Facebook Home isn't a Facebook Phone, nor is it really "a bunch of apps," or a new operating system. It's an admission: Facebook means a lot to me, and is an interesting view of my life—and I want to look at it all the time, everywhere I go. If that sounds like you, Home is where your heart should be. If not, your phone will become something you hate.
Facebook Home doesn't do much because it's designed to not do very much. When you tap most Android phones to life, you trigger the information equivalent of someone shouting directly into your face, replete with spit flecks. Depending on your setup, you'll see a clock, clouds, weather, emails, news, IMs—a frothing info stew. And that's the point! Android lets you jam as much as you want into it.
Facebook says: no more. Stop. It's time for everyone to chill the hell out. Put your widgets away, stop spreading graphics and boxes and whatever the hell across your screens. You're making your phone and your life more complicated than they need to be. Don't worry about customizing a topography of at-a-glance inboxes and icons. Let Facebook take care of everything.
At least that's the pitch.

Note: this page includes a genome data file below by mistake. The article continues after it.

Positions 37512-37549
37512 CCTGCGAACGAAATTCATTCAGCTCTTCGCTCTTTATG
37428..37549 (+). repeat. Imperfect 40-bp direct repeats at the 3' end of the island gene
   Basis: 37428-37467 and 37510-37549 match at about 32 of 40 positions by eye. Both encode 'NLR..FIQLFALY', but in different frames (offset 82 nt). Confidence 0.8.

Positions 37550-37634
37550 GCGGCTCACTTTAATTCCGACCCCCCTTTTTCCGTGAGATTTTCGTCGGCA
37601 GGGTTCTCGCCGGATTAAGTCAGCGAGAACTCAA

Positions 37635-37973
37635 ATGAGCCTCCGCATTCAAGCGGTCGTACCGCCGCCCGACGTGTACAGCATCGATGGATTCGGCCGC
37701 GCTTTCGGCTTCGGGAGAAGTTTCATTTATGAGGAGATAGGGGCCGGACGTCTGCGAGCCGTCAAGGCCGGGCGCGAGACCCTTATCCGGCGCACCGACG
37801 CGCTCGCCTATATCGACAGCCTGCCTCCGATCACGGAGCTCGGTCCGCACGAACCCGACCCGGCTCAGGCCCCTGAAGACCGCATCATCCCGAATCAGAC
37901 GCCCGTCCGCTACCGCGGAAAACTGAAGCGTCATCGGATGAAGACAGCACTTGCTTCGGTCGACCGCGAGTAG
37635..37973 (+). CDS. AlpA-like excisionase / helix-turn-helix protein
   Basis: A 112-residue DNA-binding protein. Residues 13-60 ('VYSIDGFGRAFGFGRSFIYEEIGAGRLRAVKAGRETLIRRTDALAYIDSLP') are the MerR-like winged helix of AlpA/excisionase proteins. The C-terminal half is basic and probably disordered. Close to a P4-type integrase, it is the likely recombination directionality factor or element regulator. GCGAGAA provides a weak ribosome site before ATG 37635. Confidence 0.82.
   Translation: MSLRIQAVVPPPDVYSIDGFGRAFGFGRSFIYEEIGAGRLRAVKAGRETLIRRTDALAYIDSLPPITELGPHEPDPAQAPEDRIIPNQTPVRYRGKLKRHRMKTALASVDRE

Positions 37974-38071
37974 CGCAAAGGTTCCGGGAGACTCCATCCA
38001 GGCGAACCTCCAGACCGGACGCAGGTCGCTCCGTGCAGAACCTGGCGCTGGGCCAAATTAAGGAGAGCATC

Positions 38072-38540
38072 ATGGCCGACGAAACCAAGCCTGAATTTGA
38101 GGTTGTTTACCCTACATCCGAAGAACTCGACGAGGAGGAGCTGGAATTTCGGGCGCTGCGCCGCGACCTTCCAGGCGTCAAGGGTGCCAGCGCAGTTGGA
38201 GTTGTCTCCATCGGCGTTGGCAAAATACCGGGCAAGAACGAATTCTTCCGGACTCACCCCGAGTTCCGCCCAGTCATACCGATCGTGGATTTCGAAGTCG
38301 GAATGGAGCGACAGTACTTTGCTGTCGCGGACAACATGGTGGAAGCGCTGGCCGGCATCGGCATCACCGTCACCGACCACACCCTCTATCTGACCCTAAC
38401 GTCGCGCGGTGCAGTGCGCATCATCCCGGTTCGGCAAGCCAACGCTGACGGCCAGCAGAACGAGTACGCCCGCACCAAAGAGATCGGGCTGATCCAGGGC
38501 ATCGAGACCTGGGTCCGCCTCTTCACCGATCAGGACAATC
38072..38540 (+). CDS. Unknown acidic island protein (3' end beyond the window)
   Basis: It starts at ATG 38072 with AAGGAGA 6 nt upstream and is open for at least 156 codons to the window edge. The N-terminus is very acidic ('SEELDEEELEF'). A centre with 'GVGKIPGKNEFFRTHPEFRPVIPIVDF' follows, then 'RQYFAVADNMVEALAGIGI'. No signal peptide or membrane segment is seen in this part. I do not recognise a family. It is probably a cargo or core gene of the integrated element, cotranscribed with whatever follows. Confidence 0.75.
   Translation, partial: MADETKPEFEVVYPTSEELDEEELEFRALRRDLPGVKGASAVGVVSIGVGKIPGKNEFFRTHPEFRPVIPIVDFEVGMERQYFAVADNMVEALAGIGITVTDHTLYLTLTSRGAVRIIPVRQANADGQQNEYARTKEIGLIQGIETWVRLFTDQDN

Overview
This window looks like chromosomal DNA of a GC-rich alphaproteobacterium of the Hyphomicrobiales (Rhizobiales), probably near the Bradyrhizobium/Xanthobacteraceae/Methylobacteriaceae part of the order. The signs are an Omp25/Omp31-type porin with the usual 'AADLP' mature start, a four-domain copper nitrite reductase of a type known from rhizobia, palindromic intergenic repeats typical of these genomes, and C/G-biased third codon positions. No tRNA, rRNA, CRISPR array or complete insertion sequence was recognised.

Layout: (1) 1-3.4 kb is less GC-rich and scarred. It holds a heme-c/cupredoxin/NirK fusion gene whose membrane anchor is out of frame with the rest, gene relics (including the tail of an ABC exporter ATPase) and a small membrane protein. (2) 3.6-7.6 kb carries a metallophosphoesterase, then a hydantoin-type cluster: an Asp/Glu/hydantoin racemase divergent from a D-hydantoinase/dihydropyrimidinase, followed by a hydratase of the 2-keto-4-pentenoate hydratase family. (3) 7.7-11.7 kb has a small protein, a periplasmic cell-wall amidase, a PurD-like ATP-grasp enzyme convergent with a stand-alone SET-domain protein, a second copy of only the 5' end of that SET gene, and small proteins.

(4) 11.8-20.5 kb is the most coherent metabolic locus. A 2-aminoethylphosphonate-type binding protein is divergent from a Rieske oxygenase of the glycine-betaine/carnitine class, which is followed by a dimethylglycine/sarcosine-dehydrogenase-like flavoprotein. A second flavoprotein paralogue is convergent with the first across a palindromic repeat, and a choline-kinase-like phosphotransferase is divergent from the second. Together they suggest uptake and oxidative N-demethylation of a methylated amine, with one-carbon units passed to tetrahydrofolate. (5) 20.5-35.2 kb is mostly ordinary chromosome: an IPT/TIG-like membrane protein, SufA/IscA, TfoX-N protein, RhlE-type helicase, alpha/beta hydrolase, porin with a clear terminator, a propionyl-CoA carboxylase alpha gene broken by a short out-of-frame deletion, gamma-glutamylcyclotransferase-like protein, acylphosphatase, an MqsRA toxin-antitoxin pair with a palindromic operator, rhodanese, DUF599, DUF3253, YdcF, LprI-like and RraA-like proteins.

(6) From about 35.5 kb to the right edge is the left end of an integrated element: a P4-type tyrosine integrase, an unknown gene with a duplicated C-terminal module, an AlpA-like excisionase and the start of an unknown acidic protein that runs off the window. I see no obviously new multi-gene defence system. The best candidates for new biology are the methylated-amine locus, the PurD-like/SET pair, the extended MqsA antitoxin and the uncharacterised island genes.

Design & Using It
Facebook Home is mostly large pictures with large text sprayed over them. What Facebook purports to be the brightest, shining, most valuable (and relevant!) nuggets from the News Feed are plucked, polished, and smelted into what's called the Coverfeed: a graphical transposition of the normal info digest.
Turn on your phone. Maybe the first thing you see is three girls in costumes—oh, Margaret changed her cover photo to a recent party. Swipe to the right. Hey, it's Boo the Dog with a friendly message, who now appears on my phone because I follow his Facebook page. He looks furry and svelte as ever. Swipe. Boring. Swipe again. Doug says he had a good weekend. Good update, Doug. Stephanie was at a bar—here's the photo to prove it. Swipe, swipe. A link to an interesting-sounding article from a smart friend.
And that's where Coverfeed stops working mostly as a slideshow screensaver. Click that link, and Chrome pops open, like on any other Android phone.
Tap the comments icon to leave some pithy insight.
Double tap your friend's photo of an attic to like it. Swipe!
It's a diet version of Facebook, sparse in that it's just one photo and a string of words at a time. But it still hits you as tangy and effervescent, with the same Let's make everything big and bright ethos that's been driving FB since Timeline beamed down. You can still participate, though, instead of merely witness. Facebook is an oily, glistening, fragrant spread of tall cakes and red meats, from one end of the table to another. Facebook Home is visual tapas. Or something, I have a stomach ache.